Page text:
#79 – January 2019 Part 2




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The Discussion: As 2019 marches forth we discuss a wasted year of practical astronomy due to bad weather, a comet in our skies to enjoy and Jeni begins her first paper on gas masses in redshift galaxies.

The News: Rounding up the space exploration news this month we have:

  • An update on the mysterious hole in the space station
  • SpaceX edges closer to ferrying humans to space
  • Virgin Galactic test pilot gains his astronaut wings
  • Voyager 2 joins Voyager 1 outside the solar system
  • New Horizons exploring the outer solar system
  • An update on NASA’s plans for human space exploration.

Main news story: Chinese exploration of the far side of the moon.

Q&A: Listeners’ questions via email, Facebook & Twitter take us on a journey into the astronomy issues that have always plagued our understanding or stretched our credulity. This month we take a look at how to get a 450 ton space ship out of orbit:

How will the International Space Station be decommissioned? Andy Burns, UK.

The Debate: Lt Col Dave from Florida suggests a debate on which option is better for astronomy: space or Earth based telescopes? Paul & Ralph do battle.

#80 – February 2019 Part 1




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The Discussion: Jeni’s off to La Palma to gather data on dust & gas in the Crab Nebula, did a meteor or two strike the moon during the January eclipse? And what do Europeans think (or know) about the European Space Agency?

The News: Rounding up the space and astronomy news this month we have:

  • More research suggesting there are no seasonal water flows on Mars
  • Modelling the stellar wind at Barnard’s Star
  • Can interstellar objects survive the journey?
  • The unusual planetary system EPIC24924646
  • Lunar craters show Earth had a brief impact lull 650-300 million years ago
  • The youthful nature of Saturn’s rings
  • More research suggesting there may be no Planet 9
  • The Russian company planning to put billboards in space

Main news story: CERN’s plans for the monster successor to the Large Hadron Collider and what the hell that has to do with astronomy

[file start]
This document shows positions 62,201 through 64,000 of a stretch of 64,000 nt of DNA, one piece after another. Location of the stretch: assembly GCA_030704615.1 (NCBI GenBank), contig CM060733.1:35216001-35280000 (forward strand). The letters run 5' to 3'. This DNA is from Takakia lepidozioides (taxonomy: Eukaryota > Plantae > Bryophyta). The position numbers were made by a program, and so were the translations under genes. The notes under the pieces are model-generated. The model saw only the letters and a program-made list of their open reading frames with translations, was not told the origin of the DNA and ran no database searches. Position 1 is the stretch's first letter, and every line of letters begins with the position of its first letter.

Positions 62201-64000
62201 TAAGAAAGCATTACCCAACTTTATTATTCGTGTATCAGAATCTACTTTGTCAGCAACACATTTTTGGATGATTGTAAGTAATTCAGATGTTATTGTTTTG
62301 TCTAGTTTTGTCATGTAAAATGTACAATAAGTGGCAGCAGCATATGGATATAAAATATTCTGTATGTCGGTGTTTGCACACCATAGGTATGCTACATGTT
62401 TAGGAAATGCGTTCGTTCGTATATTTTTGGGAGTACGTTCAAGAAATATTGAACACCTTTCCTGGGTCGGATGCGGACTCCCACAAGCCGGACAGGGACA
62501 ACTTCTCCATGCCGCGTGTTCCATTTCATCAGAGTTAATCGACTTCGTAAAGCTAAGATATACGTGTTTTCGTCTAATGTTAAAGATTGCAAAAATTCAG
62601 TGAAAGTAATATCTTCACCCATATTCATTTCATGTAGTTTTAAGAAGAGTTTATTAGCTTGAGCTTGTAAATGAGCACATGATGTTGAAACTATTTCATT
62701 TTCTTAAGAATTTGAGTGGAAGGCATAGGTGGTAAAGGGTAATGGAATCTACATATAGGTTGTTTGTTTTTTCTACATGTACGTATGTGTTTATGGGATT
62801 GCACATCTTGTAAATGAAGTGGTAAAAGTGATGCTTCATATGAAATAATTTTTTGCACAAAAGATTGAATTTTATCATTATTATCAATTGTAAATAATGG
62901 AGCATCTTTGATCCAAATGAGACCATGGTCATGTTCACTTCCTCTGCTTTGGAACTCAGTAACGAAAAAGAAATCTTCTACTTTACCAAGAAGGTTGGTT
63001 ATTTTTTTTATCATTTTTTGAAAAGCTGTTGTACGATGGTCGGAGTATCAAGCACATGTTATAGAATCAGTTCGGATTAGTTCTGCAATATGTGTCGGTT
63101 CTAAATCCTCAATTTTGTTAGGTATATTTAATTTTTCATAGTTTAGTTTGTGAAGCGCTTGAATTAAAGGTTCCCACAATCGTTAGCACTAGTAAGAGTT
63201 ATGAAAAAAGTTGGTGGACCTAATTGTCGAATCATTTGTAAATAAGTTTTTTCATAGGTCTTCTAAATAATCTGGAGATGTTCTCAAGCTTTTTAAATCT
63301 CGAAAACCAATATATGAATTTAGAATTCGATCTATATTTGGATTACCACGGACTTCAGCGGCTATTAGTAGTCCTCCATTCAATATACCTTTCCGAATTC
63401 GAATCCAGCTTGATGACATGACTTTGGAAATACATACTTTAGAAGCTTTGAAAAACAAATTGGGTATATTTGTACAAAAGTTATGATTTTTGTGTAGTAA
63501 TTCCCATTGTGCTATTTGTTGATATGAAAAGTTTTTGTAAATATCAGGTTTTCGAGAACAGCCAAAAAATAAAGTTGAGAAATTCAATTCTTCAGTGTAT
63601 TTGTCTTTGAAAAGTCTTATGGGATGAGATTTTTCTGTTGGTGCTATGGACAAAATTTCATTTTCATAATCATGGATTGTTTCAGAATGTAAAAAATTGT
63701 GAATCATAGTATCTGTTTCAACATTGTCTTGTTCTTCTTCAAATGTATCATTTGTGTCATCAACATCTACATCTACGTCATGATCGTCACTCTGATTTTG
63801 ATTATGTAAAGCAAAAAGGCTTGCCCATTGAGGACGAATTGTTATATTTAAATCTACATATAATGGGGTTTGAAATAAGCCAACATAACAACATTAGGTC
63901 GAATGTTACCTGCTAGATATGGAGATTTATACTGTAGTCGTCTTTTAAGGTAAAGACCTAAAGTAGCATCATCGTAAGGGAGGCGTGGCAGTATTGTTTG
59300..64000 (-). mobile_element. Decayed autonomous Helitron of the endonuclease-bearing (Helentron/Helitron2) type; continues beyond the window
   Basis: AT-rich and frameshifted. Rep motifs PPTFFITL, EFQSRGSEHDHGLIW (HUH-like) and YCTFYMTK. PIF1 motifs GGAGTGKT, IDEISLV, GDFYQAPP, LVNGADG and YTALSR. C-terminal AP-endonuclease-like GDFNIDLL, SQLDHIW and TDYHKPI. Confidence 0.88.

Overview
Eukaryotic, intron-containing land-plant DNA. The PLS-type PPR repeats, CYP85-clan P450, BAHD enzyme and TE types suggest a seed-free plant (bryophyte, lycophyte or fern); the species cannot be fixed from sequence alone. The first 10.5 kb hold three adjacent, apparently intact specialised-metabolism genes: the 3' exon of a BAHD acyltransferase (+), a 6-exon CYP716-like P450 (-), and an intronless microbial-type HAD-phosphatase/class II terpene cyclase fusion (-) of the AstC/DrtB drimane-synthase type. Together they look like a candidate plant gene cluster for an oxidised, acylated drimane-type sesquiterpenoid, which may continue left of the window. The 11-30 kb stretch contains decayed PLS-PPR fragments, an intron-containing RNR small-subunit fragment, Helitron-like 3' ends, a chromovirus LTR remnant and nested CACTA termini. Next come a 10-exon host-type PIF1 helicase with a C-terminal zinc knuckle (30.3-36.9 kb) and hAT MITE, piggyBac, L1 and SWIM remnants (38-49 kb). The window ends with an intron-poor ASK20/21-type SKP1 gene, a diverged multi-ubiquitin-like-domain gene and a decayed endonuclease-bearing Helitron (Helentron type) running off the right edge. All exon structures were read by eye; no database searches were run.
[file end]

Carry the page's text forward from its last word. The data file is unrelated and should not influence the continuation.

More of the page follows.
The Sky Guide: Covering the solar system and deep sky objects on offer to amateur astronomers in February.

Paul: Mercury at greatest eastern elongation, a conjunction of Uranus and Mars.

Ralph: Asteroid 532 Herculina at opposition and a brand new(ly discovered) comet to view in telescopes

Jen: Venus and Jupiter on show in the early morning and a conjunction of Saturn and Venus

Main Deep Sky Object: Messier 1, the Crab Nebula

Q&A: Listeners’ questions via email, Facebook & Twitter take us on a journey into the astronomy issues that have always plagued our understanding or stretched our credulity. This month we take a look at the bewildering array of theories for one of the greatest spectacles in the night sky:

How did Saturn’s rings form? Scott Jorgensen, Michigan.

#79 – January 2019 Part 1




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The Discussion: Festive cheer, academic hiatuses, magnificent cheeses, a surfeit of meat, space themed presents and listeners’ emails.

The News: Rounding up the space and astronomy news this month we have:

  • The Milky Way gives birth to around 7 stars per year
  • Watching a star being born from a nearby massive star
  • A new way to map the dark matter in our universe
  • Where’s the methane on Mars?
  • Saturn’s rings are more short lived than we thought
  • The discovery of another outer solar system object

Main news story: 1) The ALMA telescope helps to understand how solar systems form and why newly forming planets don’t spiral into their host star. 2) The International Astronomical Union has its 100th anniversary in 2019 and there will be a series of events (probably near you) to celebrate a century of astronomy.

The Sky Guide: Covering the solar system and deep sky objects on offer to amateur astronomers in the first month of the New Year.

Ralph: The Quadrantids peak on 3rd/4th January, a total lunar eclipse on 21st January, and Comet 46P Wirtanen still in our skies.

Jeni: Mars and Uranus in Pisces, a glimpse of Neptune in Aquarius, Venus blazing away before dawn, and Jupiter in Ophiuchus.

Paul: The Christmas Tree Cluster, Snowflake Cluster, Cone Nebula and the Fox Fur Nebula in Monoceros.

Main Deep Sky Object: M45, the Pleiades Cluster.

Q&A: Listeners’ questions via email, Facebook & Twitter take us on a journey into the astronomy issues that have always plagued our understanding or stretched our credulity. This month we take a look USAF’s rocket funding decision:

Could you explain light year, parsec, universal galactic unit and warp one, and how they relate to one another? Steve Parry, Wales.

#78 – December 2018 Part 2




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The Discussion: As it’s the holiday season, we get all Christmassy and take a brief detour from space into seasonal songs, the unseemly side of glam rock and Bavarian burn hazards. Ralph reviews the Mars inspired TV show, The First, and we run through some listeners’ emails.